leader board

Tuesday, January 21, 2014

Technical Analysis, Falling & Rising Wedge

You may wonder why is it that we have the falling and rising wedge in a separate section. The reason is simple, these patterns can be either reversal or continuation patterns. Depending on where the pattern was formed and its slope it could signal a continuation of the trend or a trend reversal. 
Let’s see each one of them.

Continuation Rising Wedge
As all wedges, this one begins wide and contracts as the market reaches new highs:
Rising Wedge Continuation Pattern
[Image 3]
Continuation rising wedges are a bearish continuation pattern. It starts out wide, but narrows as prices keep going up. The highs and the lows of the pattern form a falling wedge. Two or more touched points are required to form the converging trendlines. This pattern is completed when the price breaks through the support trendline.

What makes this wedge a continuation pattern?
The slope of the wedge is against the previous trend.

Continuation Rising Wedge in Action
Falling Wedge Continuation Pattern in Action
[Chart 6]
This rising wedge is a continuation pattern because the slope (upward) of the wedge is against the trend (downtrend). When the pattern got completed (support trendline got broken), led to further downside movements.

Continuation Falling Wedge
Falling Wedge Continuation Pattern
[Image 9]
Continuation falling wedges are a bullish continuation pattern. It starts out wide, but narrows as prices keep going down. The highs and the lows of the pattern form a falling wedge. Two or more touched points are required to form the converging trendlines. This pattern is completed when the price breaks through the resistance trendline.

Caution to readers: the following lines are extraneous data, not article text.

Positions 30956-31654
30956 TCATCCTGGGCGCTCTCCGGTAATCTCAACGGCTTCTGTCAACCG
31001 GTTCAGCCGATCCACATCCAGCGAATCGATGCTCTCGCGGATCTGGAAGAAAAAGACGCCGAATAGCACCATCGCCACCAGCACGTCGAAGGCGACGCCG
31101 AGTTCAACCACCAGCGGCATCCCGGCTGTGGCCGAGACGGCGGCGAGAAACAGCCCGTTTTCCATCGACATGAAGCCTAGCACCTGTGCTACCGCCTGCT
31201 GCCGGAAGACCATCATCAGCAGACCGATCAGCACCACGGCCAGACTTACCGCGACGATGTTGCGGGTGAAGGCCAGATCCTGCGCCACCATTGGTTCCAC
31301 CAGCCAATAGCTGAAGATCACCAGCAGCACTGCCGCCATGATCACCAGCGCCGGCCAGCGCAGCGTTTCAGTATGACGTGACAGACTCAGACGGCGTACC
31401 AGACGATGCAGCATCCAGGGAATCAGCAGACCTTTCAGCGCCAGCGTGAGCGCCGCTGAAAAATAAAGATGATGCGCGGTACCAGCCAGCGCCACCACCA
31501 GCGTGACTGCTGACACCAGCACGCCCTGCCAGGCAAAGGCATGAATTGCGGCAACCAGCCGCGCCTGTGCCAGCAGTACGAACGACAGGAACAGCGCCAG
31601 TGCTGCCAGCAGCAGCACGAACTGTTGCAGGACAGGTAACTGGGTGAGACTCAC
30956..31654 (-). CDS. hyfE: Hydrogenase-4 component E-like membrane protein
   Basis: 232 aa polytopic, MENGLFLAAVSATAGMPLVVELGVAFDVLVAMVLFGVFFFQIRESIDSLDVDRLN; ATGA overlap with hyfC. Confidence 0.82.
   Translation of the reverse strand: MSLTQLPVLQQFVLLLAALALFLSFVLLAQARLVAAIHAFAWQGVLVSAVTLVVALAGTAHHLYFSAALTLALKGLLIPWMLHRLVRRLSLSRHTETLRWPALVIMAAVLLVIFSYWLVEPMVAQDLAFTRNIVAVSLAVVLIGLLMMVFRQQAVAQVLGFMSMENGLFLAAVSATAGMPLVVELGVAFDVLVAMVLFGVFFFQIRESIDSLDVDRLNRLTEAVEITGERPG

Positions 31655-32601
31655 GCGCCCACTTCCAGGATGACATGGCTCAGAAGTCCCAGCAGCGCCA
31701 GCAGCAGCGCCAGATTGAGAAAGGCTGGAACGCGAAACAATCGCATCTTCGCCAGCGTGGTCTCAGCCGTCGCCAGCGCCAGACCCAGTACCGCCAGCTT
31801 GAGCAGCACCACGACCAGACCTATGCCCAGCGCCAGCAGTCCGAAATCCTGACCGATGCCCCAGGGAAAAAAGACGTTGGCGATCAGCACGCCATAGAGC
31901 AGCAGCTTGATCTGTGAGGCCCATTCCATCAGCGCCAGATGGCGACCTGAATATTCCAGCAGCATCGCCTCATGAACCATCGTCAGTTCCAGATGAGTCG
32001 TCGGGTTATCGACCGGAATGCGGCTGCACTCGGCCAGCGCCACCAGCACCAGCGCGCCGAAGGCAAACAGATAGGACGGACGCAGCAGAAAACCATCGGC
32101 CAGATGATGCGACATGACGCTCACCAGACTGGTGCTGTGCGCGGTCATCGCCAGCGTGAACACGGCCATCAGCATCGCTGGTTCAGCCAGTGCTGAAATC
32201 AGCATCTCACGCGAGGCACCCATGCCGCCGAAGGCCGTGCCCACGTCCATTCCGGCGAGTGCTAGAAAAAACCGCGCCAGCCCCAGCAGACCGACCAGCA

What makes this wedge a continuation pattern?
The slope of the wedge is against the previous trend.

Continuation Falling Wedge in Action
Falling Wedge Continuation Pattern
[Chart 6]
This falling wedge is a continuation pattern because the slope (downward) of the wedge is against the direction of the trend (uptrend). When the market broke the support trendline and the pattern got completed, it led to further gains.

Reversal Rising Wedge
This pattern begins wide and contracts as the market keeps rising:
Rising Wedge Reversal Pattern
[Image 7]
Reversal rising wedges are a bearish reversal pattern found at the end of the uptrend. Starts out wide, and narrows as the market reaches new highs forming a rising wedge when two or more points are connected. The pattern is completed when the price breaks the support trendline.

What makes this wedge a reversal pattern?
The slope of the wedge is in direction of the trend. In this case the market was trending up and the slope of the wedge is upward.

Reversal Rising Wedge in Action
Rising Wedge Reversal Pattern
[Chart 6]
This rising wedge is a reversal pattern because the slope (upward) of the wedge is in the same direction of the trend (uptrend). The pattern is completed when the market breaks the support-trendline. Notice the reversal rising wedge here forecasts a retracement, not a trend reversal. The market movement after a wedge or any reversal pattern could produce: a trend reversal, the beginning of a retracement or a consolidation period.

Reversal Falling Wedge
Falling Wedge Reversal Pattern
[Image 7]
Reversal falling wedges are a bullish reversal pattern. It starts out wide, but narrows as prices keep going down. The highs and the lows of the pattern form a falling wedge. Two or more touched points are required to form the converging trendlines. This pattern is completed when the price breaks through the resistance trendline.

What makes this wedge a reversal pattern?
The slope of the wedge is in direction of the trend. In this case the market was trending up and the slope of the wedge is upward.

Reversal Falling Wedge in Action
Falling Wedge Reversal Pattern
[Chart 6]
This falling wedge is a reversal pattern because the slope (downward) of the wedge is in the same direction of the trend (downtrend). The pattern is not complete until the market breaks the resistance trendline.

Commonly used target for all wedges
Measure the height of the pattern (in its widest side) in terms of pips, and then subtract/sum the same amount of pips from the eventual break out level.

No comments: